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Thimba claims the Blue Jacket in Nairobi

30th June 2019 | Sunshine Tour

Thimba claims the Blue Jacket in Nairobi

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Toto Thimba told the media in Nairobi on Friday that he was going to win the KCB Karen Masters by 10 shots, and on Sunday, he shot a final-round 65 to total 26-under-par 262 to claim his maiden Sunshine Tour victory, albeit by three shots at Karen Country Club.

He went into the final round trailing Stephen Ferreira by a single stroke at 19-under-par, and after opening with a par on the first, he made an eagle on the second to pull away from Ferreira who had dropped on the first hole. Thimba then backed that up with a birdie but made back-to-back bogeys on the par-three fifth hole and the sixth. He bounced back from those with another birdie on seven for a 34 on the front nine.

A birdie on the 10th was followed by an eagle on the 12th but, again, he dropped, and this time on the par-three 13th. A run of three birdies on the trot from the 15th through to the 17th before closing with a welcomed par on the last to become the first member of the Gary Player Class to win a tournament since the programme was instituted in 2016.

“To be honest, I’m really impressed with the way I played this week,” he said. “I’ve been working on my state of mind, you know. Everyone said ‘you’re playing well and why can’t you win?’. So, I had to sit down and check myself and see why can’t I win. So, I started reading books of authors like Les Brown, Eric Thomas and that was a turning point in my life because that made me strong mentally and I had a great attitude this week.”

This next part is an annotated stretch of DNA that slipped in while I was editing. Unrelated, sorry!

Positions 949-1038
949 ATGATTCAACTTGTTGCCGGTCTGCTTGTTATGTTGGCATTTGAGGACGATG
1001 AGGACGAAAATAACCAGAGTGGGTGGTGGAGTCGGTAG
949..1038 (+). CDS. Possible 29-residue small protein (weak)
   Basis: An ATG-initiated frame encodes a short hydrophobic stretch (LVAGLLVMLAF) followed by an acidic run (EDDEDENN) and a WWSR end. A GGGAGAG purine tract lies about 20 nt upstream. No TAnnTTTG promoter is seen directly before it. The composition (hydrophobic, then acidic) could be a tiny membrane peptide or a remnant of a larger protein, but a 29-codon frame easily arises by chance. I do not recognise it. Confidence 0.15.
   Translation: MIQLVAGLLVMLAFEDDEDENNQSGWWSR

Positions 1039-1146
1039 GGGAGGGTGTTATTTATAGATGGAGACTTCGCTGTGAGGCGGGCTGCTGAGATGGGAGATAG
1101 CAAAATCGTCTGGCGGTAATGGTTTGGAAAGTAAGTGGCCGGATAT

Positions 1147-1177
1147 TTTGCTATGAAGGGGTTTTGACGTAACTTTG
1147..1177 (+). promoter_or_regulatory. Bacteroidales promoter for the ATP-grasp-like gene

Known on Tour to be among the humblest of players, Thimba was very confident, if not bullish, in Nairobi this week, opting for an aggressive approach to the tournament in his search for that first win.

“I knew I was going to win,” he said on Sunday. “This win is for my mentor, Zekiel Moore, who lost a wife and a son, and I said I was going to win it for him.” In a way that only Thimba can be, he refuses to claim the victory as his own, instead dedicating it to fellow Gary Player Class members.

“This one is for the Gary Player Class,” he said. “They are my brothers and we work hard together. I am still going to win for them. I want to win them all but this one is for all the African golfers and I hope it can open some doors for all of us.”

The Gary Player Class, the Sunshine Tour’s development programme which benefits from the longstanding support of the South African Golf Development Board (SAGDB), founded in 1999 by Johann Rupert as the official body for golf development in South Africa, as well as the Ernie Els and Fancourt Foundation (EEFF) in a collective effort to use golf to improve the lives of disadvantaged South Africans.

Thimba becomes the third first-time winner this season following the victories of Garrick Higgo at Sun City, Jake Redman at the Lombard Insurance Classic and Martin Rohwer who claimed the Investec Royal Swazi Open.

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